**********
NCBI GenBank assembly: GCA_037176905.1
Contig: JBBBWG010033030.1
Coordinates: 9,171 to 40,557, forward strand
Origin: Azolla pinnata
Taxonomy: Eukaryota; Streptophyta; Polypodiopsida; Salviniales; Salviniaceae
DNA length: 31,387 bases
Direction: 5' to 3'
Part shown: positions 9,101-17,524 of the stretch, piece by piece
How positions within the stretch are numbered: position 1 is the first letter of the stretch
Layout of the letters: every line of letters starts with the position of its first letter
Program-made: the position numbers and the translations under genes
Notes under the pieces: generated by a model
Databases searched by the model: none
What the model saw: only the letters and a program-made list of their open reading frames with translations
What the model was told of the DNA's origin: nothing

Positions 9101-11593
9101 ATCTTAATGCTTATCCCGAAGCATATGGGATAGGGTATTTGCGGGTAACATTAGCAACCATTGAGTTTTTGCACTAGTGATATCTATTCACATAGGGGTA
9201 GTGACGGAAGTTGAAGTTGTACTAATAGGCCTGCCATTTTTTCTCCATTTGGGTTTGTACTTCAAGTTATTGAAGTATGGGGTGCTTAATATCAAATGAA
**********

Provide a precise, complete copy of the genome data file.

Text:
NCBI GenBank assembly: GCA_037176905.1
Contig: JBBBWG010033030.1
Coordinates: 9,171 to 40,557, forward strand
Origin: Azolla pinnata
Taxonomy: Eukaryota; Streptophyta; Polypodiopsida; Salviniales; Salviniaceae
DNA length: 31,387 bases
Direction: 5' to 3'
Part shown: positions 9,101-17,524 of the stretch, piece by piece
How positions within the stretch are numbered: position 1 is the first letter of the stretch
Layout of the letters: every line of letters starts with the position of its first letter
Program-made: the position numbers and the translations under genes
Notes under the pieces: generated by a model
Databases searched by the model: none
What the model saw: only the letters and a program-made list of their open reading frames with translations
What the model was told of the DNA's origin: nothing

Positions 9101-11593
9101 ATCTTAATGCTTATCCCGAAGCATATGGGATAGGGTATTTGCGGGTAACATTAGCAACCATTGAGTTTTTGCACTAGTGATATCTATTCACATAGGGGTA
9201 GTGACGGAAGTTGAAGTTGTACTAATAGGCCTGCCATTTTTTCTCCATTTGGGTTTGTACTTCAAGTTATTGAAGTATGGGGTGCTTAATATCAAATGAA